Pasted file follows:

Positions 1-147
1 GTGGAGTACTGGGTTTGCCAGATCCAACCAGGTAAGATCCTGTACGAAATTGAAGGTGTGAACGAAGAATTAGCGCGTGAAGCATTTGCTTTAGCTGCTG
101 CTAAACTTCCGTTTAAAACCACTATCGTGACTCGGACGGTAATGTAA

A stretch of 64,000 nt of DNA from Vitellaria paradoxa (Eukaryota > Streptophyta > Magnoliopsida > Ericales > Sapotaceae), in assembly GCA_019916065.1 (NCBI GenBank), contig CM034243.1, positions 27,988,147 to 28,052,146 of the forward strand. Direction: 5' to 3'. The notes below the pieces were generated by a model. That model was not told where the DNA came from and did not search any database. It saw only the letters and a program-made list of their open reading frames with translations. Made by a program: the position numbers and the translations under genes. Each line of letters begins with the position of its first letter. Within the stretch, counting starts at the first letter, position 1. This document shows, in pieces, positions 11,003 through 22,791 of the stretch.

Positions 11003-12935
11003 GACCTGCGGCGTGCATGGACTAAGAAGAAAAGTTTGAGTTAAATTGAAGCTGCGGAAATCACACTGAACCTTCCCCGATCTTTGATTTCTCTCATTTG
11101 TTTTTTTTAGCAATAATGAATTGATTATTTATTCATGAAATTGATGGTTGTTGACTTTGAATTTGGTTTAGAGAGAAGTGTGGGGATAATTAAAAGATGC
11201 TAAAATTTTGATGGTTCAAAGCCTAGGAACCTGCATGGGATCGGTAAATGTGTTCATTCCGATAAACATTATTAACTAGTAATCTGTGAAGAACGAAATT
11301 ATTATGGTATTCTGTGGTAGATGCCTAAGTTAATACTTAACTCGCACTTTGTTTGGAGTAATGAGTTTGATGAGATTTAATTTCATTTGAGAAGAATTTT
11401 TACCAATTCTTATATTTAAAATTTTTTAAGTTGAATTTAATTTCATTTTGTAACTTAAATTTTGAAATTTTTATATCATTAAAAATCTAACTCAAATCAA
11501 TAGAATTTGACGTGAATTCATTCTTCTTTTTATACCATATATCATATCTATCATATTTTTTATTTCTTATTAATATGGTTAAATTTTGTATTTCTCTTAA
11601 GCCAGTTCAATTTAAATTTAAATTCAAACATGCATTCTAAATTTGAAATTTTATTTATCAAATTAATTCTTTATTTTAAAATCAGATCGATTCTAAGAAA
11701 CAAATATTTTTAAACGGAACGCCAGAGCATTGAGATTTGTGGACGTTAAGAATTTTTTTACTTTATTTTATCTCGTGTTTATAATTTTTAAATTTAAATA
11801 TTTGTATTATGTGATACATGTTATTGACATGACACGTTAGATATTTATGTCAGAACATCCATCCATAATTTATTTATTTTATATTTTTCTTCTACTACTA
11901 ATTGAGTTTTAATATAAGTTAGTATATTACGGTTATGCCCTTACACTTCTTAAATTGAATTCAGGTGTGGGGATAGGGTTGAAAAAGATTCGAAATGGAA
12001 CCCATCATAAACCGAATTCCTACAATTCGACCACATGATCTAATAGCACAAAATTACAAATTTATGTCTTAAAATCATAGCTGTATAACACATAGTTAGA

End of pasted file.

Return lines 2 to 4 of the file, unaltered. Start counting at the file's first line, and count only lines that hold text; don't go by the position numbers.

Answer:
1 GTGGAGTACTGGGTTTGCCAGATCCAACCAGGTAAGATCCTGTACGAAATTGAAGGTGTGAACGAAGAATTAGCGCGTGAAGCATTTGCTTTAGCTGCTG
101 CTAAACTTCCGTTTAAAACCACTATCGTGACTCGGACGGTAATGTAA

A stretch of 64,000 nt of DNA from Vitellaria paradoxa (Eukaryota > Streptophyta > Magnoliopsida > Ericales > Sapotaceae), in assembly GCA_019916065.1 (NCBI GenBank), contig CM034243.1, positions 27,988,147 to 28,052,146 of the forward strand. Direction: 5' to 3'. The notes below the pieces were generated by a model. That model was not told where the DNA came from and did not search any database. It saw only the letters and a program-made list of their open reading frames with translations. Made by a program: the position numbers and the translations under genes. Each line of letters begins with the position of its first letter. Within the stretch, counting starts at the first letter, position 1. This document shows, in pieces, positions 11,003 through 22,791 of the stretch.